Employee Network Groups, Opportunities and Challenges

In the latest Diversity Forum from the Clear Company, D&I professionals discussed the importance of celebrating Black History all year round and shared their experiences of how network groups can achieve this through their ability to share diverse voices, maintain conversations and support the delivery of the D&I strategy. 

While Black History Month is an excellent opportunity to celebrate Black history and colleagues, Race Equality Consultant at the Clear Company, Susan Abumere highlighted the importance of celebrating throughout the year.

To represent inclusion

When organisations focus on race equality as business-as-usual they avoid falling into the pattern of having the same conversations year on year and Black History Month can become a moment to take stock of race equality and focus on what the organisation and senior leaders are doing to fulfil their role as allies and support change.  This also has a positive impact on wellbeing, when conversations overwhelmingly take place in October it can become very stressful for colleagues involved in the networks. 

Susan’s recommendations include:

  1. Create your own traditions that don’t have to be centred on a particular week or celebration. For example try a week where the focus is on having courageous conversations
  2. Consider ways to facilitate employee connections in order to boost cultural awareness and sensitivity.
  3. Engaging senior leaders through roundtable discussions and workshops is essential.
  4. Leverage communal knowledge and experience about racial inclusion. Creating a safe space for colleagues to share their lived experience goes a long way in retaining diverse talent.
  5. Review governance so the focus on racial inclusion isn’t lost in broader D&I goals, make it specific and visible.

Progressing the D&I strategy

Employee networks are an excellent way of supporting and progressing the D&I strategy and with good governance in place can help to keep focus and momentum for race equality and other strands; this also has the impact of encouraging all networks to work together and become truly intersectional.

Mark Lomas, Head of EDI at HS2 has delivered numerous diversity and inclusion projects in the UK and internationally for organisations.  He highlighted the key points of structure, governance and impact that enable the employee networks at HS2 to operate effectively and support the EDI strategy.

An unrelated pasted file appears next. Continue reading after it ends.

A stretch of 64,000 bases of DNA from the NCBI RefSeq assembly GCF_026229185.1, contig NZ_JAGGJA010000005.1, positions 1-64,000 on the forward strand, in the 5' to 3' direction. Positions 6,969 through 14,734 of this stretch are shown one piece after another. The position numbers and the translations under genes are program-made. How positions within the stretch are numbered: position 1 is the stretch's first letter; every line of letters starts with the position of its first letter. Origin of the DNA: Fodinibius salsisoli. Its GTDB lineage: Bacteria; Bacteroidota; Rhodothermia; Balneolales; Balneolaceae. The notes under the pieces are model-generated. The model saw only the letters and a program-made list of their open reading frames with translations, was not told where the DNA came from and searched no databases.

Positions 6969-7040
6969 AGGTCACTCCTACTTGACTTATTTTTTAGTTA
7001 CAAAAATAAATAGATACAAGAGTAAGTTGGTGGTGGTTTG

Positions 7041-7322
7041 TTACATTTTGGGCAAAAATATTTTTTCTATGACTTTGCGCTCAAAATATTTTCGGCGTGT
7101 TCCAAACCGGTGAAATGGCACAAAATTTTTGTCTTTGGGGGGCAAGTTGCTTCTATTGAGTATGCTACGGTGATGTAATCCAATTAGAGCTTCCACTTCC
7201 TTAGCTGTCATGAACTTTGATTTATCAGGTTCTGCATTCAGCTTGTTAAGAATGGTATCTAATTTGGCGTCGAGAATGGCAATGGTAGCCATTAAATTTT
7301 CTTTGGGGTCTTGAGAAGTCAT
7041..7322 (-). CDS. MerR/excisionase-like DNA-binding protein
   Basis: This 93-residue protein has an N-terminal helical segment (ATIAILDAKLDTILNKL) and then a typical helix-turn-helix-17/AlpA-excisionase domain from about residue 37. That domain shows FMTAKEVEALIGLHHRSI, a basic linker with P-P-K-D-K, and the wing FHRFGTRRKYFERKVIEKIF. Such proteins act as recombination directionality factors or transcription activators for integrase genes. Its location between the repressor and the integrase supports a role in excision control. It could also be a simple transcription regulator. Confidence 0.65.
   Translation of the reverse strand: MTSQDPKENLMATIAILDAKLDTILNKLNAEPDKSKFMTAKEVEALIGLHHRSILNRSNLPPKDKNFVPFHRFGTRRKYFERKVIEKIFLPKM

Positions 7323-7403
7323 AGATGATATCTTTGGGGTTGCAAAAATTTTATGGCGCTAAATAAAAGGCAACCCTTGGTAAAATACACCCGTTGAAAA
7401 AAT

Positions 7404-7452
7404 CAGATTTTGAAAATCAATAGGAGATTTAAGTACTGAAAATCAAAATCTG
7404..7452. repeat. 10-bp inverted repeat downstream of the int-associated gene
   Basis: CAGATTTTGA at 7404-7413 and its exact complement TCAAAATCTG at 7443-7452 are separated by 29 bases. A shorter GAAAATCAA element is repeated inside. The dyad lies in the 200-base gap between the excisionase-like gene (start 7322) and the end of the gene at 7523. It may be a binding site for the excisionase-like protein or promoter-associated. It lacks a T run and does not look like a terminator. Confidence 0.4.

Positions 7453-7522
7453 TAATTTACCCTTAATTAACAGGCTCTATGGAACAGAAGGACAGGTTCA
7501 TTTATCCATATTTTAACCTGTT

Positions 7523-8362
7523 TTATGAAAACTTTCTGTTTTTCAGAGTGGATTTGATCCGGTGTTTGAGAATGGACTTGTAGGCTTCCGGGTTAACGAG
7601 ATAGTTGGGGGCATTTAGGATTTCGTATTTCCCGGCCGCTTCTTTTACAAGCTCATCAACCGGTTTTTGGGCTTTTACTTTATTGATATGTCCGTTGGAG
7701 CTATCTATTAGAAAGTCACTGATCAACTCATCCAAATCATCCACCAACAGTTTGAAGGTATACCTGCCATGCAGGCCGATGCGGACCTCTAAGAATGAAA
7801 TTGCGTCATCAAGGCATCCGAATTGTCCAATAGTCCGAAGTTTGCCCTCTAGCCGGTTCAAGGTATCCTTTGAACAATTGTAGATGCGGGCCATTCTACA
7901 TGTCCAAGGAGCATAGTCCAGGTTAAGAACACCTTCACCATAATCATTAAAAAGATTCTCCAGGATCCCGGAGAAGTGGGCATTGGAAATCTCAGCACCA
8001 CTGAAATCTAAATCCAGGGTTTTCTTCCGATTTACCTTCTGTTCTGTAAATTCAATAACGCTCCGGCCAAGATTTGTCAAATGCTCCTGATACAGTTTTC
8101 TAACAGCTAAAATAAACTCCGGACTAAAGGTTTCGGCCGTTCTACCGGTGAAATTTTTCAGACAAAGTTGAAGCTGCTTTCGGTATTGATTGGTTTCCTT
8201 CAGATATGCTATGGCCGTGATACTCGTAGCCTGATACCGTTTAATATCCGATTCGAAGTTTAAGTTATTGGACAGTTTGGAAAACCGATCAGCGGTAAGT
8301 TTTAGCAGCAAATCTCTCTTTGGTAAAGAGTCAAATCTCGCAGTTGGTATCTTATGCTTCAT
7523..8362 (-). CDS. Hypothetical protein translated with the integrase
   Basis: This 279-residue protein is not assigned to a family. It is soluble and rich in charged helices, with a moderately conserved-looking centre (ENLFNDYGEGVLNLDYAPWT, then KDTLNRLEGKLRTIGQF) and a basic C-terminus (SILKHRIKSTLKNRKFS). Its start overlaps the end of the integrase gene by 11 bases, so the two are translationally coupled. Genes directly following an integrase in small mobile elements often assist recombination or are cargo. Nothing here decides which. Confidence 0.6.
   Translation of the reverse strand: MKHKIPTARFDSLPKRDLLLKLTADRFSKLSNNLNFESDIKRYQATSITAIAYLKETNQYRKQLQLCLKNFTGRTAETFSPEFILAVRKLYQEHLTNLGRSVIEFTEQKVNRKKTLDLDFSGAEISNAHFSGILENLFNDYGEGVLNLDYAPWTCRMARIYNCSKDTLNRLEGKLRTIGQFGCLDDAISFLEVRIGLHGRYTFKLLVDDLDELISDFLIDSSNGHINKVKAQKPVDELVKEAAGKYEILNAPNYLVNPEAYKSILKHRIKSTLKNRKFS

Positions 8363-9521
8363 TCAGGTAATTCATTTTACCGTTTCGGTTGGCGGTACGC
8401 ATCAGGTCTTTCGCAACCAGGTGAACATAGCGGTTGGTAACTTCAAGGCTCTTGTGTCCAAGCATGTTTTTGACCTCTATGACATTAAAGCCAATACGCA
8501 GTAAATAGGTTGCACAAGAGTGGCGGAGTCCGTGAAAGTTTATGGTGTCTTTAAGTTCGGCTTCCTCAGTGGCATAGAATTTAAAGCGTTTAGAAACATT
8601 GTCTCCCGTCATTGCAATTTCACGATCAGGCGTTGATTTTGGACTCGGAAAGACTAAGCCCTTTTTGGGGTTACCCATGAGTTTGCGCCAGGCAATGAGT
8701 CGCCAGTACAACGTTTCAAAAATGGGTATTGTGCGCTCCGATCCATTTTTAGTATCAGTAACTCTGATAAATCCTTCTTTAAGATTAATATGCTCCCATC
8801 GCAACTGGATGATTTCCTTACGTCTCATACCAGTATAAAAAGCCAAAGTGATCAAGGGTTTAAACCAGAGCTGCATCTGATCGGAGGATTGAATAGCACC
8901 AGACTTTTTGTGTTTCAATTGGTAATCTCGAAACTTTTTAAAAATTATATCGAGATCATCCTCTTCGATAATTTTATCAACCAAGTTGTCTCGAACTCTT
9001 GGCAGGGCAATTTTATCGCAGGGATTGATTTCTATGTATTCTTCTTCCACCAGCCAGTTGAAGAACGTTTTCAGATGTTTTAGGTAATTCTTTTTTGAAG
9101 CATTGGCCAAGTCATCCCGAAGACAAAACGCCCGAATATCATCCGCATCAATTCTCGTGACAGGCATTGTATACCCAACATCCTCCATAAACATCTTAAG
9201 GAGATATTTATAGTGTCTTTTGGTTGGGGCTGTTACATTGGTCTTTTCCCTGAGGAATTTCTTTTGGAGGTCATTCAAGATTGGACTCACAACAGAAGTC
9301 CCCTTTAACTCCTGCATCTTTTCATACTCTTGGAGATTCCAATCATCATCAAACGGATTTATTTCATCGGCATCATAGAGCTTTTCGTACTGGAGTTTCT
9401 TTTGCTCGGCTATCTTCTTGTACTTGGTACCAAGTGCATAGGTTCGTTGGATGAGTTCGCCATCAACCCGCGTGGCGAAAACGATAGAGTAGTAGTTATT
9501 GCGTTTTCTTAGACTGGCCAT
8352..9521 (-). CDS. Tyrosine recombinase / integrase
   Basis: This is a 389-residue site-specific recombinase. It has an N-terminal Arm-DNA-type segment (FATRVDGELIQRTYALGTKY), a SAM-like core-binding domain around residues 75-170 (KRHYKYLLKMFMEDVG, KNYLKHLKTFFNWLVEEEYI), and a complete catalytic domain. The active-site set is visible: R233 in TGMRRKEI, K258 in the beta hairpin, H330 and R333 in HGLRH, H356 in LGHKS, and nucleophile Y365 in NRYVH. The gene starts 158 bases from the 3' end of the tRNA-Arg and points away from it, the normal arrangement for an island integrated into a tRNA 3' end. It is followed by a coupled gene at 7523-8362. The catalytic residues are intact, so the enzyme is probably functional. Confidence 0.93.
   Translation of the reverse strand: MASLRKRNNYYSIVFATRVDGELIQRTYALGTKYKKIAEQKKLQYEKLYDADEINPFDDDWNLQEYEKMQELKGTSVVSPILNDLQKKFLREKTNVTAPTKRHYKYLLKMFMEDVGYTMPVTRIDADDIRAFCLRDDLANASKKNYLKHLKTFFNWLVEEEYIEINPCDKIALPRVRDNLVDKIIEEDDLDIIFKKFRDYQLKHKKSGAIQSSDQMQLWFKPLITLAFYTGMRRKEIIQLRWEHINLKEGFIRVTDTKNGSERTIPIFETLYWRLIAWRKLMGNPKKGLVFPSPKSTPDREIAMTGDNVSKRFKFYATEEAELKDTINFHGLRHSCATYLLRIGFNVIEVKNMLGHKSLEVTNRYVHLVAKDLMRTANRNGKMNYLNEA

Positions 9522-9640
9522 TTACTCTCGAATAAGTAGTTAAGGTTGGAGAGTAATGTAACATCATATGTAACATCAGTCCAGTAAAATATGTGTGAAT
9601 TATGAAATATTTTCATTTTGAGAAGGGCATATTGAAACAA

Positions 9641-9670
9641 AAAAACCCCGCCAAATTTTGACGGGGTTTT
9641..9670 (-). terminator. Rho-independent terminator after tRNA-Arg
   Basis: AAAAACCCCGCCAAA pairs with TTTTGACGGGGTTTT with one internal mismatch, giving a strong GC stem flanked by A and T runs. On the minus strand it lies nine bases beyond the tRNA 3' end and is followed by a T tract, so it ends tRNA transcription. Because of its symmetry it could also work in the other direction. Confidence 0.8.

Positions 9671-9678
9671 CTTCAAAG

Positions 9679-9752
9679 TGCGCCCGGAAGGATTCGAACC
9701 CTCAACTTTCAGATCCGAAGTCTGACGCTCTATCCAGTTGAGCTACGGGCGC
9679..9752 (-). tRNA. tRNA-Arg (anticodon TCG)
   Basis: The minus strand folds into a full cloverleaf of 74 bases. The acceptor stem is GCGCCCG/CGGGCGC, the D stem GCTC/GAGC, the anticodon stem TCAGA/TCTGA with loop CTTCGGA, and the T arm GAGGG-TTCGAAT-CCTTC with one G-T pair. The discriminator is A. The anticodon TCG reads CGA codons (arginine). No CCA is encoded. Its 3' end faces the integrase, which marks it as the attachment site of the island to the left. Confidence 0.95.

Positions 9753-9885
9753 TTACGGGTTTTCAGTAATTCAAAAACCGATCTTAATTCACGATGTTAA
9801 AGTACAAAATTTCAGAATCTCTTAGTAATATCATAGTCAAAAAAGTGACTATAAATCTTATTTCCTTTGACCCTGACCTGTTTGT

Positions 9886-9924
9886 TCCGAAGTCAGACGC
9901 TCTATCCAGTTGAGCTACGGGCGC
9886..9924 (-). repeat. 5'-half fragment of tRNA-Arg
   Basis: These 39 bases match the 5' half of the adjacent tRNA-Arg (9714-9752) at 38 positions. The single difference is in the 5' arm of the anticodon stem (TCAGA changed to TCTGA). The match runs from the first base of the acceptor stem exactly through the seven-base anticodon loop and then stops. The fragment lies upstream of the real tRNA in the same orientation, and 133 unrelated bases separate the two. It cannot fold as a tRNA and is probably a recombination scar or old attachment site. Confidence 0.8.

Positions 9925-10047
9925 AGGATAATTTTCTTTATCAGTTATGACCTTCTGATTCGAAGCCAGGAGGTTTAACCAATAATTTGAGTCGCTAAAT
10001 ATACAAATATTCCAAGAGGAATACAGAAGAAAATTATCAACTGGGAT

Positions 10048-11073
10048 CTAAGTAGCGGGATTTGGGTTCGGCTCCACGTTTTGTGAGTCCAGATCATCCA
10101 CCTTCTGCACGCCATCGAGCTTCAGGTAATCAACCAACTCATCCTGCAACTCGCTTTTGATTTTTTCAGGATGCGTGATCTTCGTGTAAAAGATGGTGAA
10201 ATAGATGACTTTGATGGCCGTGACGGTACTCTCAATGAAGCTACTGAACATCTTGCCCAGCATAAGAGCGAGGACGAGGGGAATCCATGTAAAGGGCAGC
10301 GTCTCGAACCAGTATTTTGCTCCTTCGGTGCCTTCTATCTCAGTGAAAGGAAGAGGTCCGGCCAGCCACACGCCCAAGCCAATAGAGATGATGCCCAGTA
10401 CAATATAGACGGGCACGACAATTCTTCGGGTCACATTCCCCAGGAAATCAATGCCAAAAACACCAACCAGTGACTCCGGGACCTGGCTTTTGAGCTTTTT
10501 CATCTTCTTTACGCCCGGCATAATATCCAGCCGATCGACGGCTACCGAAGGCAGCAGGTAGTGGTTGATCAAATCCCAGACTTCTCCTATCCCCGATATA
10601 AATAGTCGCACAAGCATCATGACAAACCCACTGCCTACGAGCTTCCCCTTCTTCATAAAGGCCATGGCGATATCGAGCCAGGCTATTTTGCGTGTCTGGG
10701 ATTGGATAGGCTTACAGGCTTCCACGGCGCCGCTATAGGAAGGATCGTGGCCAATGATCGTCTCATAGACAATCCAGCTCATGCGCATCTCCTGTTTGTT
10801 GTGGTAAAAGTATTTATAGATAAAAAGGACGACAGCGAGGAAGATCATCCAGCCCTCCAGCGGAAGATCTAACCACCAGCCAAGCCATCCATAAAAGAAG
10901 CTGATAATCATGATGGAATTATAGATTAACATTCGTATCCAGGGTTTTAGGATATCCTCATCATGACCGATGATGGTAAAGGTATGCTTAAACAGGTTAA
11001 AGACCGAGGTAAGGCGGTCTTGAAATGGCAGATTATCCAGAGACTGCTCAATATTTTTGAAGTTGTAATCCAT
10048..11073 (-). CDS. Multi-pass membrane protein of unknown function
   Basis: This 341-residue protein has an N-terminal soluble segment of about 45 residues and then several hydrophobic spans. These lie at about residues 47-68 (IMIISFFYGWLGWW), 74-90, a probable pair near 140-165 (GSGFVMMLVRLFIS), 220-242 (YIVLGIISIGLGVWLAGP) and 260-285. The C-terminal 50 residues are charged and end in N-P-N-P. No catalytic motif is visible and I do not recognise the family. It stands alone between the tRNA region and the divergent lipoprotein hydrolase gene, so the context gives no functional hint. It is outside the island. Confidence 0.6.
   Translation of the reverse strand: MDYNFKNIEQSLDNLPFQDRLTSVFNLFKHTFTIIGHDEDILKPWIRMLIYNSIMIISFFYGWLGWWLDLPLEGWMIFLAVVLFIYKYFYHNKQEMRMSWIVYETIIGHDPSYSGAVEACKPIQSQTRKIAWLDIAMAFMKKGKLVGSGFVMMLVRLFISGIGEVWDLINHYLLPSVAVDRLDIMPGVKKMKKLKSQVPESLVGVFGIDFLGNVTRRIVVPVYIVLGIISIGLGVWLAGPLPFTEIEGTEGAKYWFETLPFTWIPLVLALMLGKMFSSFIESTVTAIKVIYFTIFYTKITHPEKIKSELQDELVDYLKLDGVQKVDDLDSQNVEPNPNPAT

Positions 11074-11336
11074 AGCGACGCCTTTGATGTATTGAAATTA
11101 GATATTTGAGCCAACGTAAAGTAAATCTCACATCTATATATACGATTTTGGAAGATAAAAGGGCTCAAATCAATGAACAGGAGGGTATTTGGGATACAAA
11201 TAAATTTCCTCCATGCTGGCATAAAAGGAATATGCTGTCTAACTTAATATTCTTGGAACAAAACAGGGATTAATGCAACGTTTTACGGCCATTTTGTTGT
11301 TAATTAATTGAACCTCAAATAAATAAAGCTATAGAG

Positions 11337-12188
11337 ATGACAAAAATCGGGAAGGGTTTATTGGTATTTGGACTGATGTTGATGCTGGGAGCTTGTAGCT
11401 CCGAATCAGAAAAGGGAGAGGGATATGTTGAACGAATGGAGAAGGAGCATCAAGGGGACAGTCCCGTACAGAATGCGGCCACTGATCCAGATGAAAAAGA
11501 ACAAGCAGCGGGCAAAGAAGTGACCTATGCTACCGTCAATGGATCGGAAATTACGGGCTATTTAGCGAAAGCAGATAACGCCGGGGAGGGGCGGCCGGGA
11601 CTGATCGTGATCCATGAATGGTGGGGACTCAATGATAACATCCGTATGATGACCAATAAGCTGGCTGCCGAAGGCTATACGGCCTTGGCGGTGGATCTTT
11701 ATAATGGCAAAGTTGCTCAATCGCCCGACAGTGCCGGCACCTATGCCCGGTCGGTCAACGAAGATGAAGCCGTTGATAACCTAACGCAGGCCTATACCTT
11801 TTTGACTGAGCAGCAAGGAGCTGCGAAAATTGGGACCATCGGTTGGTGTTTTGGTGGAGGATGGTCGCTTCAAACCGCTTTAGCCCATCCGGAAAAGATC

• Structure, aligning the employee networks to the HS2 values and EDI strategic goals means their objectives, activity and measures of success support the central EDI values and aims.
  • Terms of reference for each network define the expectations of them and what their funding will be, network Chairs are part of the EDI steering group providing a direct link between both parties.
  • Senior leaders have objectives and accountabilities related to the networks.
  • Openness and transparency – regular updates enable the networks to share activity and feedback with the EDI team and understand the latest EDI updates and diversity data so that everyone knows what is successful and what is harder to change.
  • Participation in activity and employee feedback is used to measure impact and progress.

But it’s not just once a year, at HS2 a constant drumbeat and activity of monthly sessions and courageous conversations is central to change.  Linking the networks to the HS2 values has been core to keeping members engaged and improving understanding about organisational values and how they work day to day.

Staying on course

Bola Gibson, Head of Inclusion and CSR at law firm Osborne Clarke reflected that networks can be very powerful but they can also flounder easily.  Race networks are challenging to run as much of the activity can be emotionally taxing.  It’s important to put a lot of thought into how they’re set up, the activities and support for the people who run it.

Her top tips include:

  • Governance is incredibly important, especially where networks have started organically. Define the roles will people have, who their stakeholders are, where accountability lies and how they link with Exec sponsors and formal teams e.g. accounting or HR. 
  • Networks need to be clear about their role and objectives, a critical friend that challenges the organisation to do better.
  • Terms of reference are essential to keep activity focused and on track.
  • Plan ahead with 3,6 and 12 month plans so that activity is thoughtful and strategic.
  • Agree how progress will be measured.
  • Take the time to reflect and consider the wellbeing of the people within the network. Big events like Black History month are good opportunities to reflect on the network achievements and the people that made it happen.

Discussions showed consensus that employee networks have a major role to play in advancing the D&I strategy through their ability to keep momentum and focus, and create safe spaces for employees to share their experiences.  However, success requires transparency and a whole organisation approach from senior leadership through to all employees. 

 

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